When it comes to growing my soul, I also rely on others.  I myself can only do so much based upon my skills and knowledge.  I reference many things and listen to many people.  Just as with an actual gardening, there needs to be some weeding out of the information we have available.  Not everything is beneficial and unfortunately some people are more interested in creating followers than helping people grow.  Albert Camus once wrote: “In order to understand the world, one has to turn away from it on occasion.”  This past weekend I did just that.  My retreat was in a beautiful country, wooded setting and no cell phones or electronic devices were allowed.  Time was something measured jokingly with a ruler.

 

It may sound funny but I took the time to be on a retreat to make sure that I did not remain, getting stuck in the whirlwind that our lives can become.   I agree with Anna White and this quote from her book “Mended: Thoughts on Life, Love, and Leaps of Faith” when she writes “I want my heart to be the thin place. I don’t want to board a plane to feel the kiss of heaven. I want to carry it with me wherever I go. I want my fragile, hurting heart, to recognize fleeting kairos, eternal moments as they pass. I want to be my own mountain and my own retreat.”

 

Kairos is a Greek word dating back to antiquity and it refers to an opportune moment, that right and critical moment in time when conditions are right for the accomplishment of a critical action.   Many times we are so busy reacting to the world that we fail to take the time to deliberate about our actions and what they represent.  We are so busy being that we lose sight of what we are or would like to be.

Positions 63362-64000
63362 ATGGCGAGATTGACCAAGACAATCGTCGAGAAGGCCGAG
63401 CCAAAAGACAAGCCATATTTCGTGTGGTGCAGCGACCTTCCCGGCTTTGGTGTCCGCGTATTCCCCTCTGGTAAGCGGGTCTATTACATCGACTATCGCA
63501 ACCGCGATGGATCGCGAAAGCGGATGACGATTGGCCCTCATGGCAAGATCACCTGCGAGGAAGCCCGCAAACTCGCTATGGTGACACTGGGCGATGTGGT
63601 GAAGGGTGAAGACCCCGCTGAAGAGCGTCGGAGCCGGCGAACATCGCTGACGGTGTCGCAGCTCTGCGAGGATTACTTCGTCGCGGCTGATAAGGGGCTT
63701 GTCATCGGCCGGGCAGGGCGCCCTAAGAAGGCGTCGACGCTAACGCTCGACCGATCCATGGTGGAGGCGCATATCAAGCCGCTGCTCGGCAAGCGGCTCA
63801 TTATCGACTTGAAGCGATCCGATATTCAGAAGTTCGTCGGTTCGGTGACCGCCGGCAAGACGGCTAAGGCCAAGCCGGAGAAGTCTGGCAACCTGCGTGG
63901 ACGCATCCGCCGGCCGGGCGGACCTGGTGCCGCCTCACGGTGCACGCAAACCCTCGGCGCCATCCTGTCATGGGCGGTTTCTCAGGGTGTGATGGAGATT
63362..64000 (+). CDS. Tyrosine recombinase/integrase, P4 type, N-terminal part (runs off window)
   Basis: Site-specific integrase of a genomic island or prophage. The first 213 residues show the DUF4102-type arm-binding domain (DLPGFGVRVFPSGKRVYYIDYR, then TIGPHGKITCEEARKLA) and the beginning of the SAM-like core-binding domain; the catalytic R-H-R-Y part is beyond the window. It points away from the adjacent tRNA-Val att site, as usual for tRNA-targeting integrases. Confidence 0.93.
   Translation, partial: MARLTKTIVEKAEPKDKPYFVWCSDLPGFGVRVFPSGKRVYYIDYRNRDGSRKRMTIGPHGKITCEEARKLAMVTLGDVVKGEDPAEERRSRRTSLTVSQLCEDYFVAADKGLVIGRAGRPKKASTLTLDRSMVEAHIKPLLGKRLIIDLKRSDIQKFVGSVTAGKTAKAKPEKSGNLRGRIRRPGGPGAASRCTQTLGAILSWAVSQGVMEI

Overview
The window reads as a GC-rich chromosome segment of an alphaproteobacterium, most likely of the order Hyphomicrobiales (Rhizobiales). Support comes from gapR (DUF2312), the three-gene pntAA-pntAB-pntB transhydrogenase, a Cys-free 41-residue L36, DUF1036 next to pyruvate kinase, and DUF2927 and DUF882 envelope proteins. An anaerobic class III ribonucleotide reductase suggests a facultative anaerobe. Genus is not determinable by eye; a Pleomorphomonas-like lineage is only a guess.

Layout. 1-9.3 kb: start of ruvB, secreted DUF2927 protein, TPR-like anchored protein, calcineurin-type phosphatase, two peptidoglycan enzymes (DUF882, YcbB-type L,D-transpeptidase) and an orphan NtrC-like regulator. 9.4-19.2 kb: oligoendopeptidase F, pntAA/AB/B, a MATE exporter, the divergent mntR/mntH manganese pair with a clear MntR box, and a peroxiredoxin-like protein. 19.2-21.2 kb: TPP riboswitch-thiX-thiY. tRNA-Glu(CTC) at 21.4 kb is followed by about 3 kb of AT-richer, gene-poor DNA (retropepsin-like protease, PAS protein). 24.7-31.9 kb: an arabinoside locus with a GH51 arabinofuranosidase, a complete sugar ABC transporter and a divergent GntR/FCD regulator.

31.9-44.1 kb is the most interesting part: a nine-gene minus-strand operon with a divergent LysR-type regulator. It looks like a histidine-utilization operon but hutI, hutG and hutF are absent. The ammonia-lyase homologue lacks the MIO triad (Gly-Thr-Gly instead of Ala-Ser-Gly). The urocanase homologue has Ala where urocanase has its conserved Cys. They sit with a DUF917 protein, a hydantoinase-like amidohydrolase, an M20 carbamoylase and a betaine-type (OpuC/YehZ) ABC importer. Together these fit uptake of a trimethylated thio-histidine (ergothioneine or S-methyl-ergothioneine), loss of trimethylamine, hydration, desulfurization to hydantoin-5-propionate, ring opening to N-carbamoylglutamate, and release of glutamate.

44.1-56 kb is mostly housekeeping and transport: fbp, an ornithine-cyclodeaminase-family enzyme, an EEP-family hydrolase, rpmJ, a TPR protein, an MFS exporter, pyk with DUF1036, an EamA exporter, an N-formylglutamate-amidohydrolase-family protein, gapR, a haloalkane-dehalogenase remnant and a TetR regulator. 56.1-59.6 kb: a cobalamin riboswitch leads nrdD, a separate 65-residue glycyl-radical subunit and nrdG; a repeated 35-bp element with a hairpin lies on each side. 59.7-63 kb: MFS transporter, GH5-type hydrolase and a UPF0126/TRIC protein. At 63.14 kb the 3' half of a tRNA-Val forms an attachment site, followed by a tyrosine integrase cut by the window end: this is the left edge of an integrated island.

My three days plus seven hours were not a time of hearing but rather a time of listening.  To be sure there were presentations and discussions but there were also times of meditating and truly hearing what all of creation was offering.  The serene setting, fullness of life experienced, and the sharing of emotional, spiritual, and physical gifts were encouragement to move forward, not just remain caught in the busyness of everyday living. 

 

I hope this week you find your own sources of nurturing to help you grow in this endeavor we call living.  Sometimes we must retreat from life to move forward in our living.  Take a detour from your usual path and you might just find yourself.   More importantly, I hope you find and increase your self-worth and are then able to answer to the question:  What am I?

Pentecost 129

Pentecost 129
My Psalm 129

The Growing Season